Once I got the frame together this is what it looked like.  The red bearings were problematic as the outside diameter is 7/8" and I could not find anything that fit them.  That is about 22 mm diameter.  There are some 22 mm clamps that are used on Drones but they are wimpy as they were not designed for use on a CNC machine.
T Slot CNC Frame

The new Z axis is only four inches wide.  This next picture shows the new Z axis in front of the old six inch wide Z axis.
New Z Axis
These are some things I have learned about 2020 T slot aluminum:
1. A 10-32 screw fits the T slot nuts.
2. A 10-32 Truss head screw head fits the T slots.
3. A standard 10-32 nut, once filed slightly, fits the T slots.

Here is my current state of construction, the fully supported rails and matching bearings is a huge improvement well worth the $40.
T Slot CNC being assembled
Here is a close up on the experimental Z axis with 22mm Drone clamps holding the bearings.
Close up of Z axis
GRBL has changed since my book was written.  You now have to manually extract the zip file and copy the "GRBL" directory to the Arduino/Libraries/ directory.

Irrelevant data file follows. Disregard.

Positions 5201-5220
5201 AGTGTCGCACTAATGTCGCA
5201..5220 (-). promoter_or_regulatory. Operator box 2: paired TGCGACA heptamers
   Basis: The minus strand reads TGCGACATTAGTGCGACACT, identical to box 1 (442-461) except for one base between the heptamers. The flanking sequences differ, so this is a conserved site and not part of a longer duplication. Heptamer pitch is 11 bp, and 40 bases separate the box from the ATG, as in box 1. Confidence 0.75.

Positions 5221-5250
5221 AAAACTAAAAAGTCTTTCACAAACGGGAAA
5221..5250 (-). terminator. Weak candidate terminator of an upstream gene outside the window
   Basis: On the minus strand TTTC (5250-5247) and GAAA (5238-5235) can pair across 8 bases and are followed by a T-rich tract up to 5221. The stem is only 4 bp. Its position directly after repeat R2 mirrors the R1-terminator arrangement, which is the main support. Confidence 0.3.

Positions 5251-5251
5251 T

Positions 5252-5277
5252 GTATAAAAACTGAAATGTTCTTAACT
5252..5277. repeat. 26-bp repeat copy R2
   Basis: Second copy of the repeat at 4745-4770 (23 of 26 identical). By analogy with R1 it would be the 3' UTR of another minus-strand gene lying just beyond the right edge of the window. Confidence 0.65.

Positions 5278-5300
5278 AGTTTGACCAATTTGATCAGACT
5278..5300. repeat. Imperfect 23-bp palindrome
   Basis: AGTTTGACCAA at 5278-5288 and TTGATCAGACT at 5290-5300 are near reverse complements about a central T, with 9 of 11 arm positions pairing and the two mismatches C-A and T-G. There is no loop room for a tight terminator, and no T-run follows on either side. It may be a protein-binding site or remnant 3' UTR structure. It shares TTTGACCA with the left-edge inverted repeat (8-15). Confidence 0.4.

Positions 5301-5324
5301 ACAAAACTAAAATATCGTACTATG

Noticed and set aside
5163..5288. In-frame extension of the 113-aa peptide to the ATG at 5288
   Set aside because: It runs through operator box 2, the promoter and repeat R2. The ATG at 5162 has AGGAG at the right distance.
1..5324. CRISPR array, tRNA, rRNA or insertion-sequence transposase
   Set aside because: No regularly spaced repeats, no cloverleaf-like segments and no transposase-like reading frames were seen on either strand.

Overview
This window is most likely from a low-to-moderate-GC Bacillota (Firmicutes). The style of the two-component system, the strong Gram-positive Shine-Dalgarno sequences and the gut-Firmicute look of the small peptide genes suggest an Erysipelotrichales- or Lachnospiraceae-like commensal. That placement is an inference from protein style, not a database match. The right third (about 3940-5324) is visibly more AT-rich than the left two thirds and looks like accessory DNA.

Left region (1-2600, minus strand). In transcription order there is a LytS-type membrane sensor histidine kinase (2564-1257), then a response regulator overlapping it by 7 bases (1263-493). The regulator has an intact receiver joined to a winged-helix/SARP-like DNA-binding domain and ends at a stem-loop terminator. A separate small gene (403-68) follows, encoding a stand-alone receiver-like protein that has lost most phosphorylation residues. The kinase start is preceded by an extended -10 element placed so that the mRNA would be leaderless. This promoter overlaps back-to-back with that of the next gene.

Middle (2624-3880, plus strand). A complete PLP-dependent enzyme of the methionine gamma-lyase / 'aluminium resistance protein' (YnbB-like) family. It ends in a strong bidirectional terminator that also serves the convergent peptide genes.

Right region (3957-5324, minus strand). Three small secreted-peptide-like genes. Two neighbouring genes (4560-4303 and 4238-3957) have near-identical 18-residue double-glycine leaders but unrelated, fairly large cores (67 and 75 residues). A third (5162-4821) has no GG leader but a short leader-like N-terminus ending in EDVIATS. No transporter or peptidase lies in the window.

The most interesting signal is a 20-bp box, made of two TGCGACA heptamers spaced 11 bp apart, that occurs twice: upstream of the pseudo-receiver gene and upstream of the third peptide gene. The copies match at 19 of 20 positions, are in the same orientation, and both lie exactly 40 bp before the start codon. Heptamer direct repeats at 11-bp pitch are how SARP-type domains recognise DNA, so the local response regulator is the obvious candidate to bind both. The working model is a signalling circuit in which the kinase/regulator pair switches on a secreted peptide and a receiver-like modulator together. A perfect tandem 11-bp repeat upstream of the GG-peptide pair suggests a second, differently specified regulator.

Installing GRBL

Then to load GRBL select grblUpload and open it.
Loading GRBL
Then when you upload it you will get an error message.
GRBL Error
Then when you run G Code Sender select 115K for the communications speed.
Next set your steps per mm as in $100=320, $101=320.
Then check to see if a 10 mm move in X and Y move exactly 10 mm.
Then check to see if a 100 mm move is in fact 100 mm.
Next attach a marker and print something.
I found a file that prints a 5 inch ruler that is a nice test of the CNC.

Here are the drawings for the smaller Z axis.  Sorry the drawings are from Visio not Autocad.

Z Back:
Z Front:

Z Top (and Z bottom with no holes for stepper motor):

Z Back for Continuously Supported 12mm X axis (1" x 1.1" or 26 x 28 mm bearings):
Note that 10-32 screws will fit the 12 mm bearing blocks.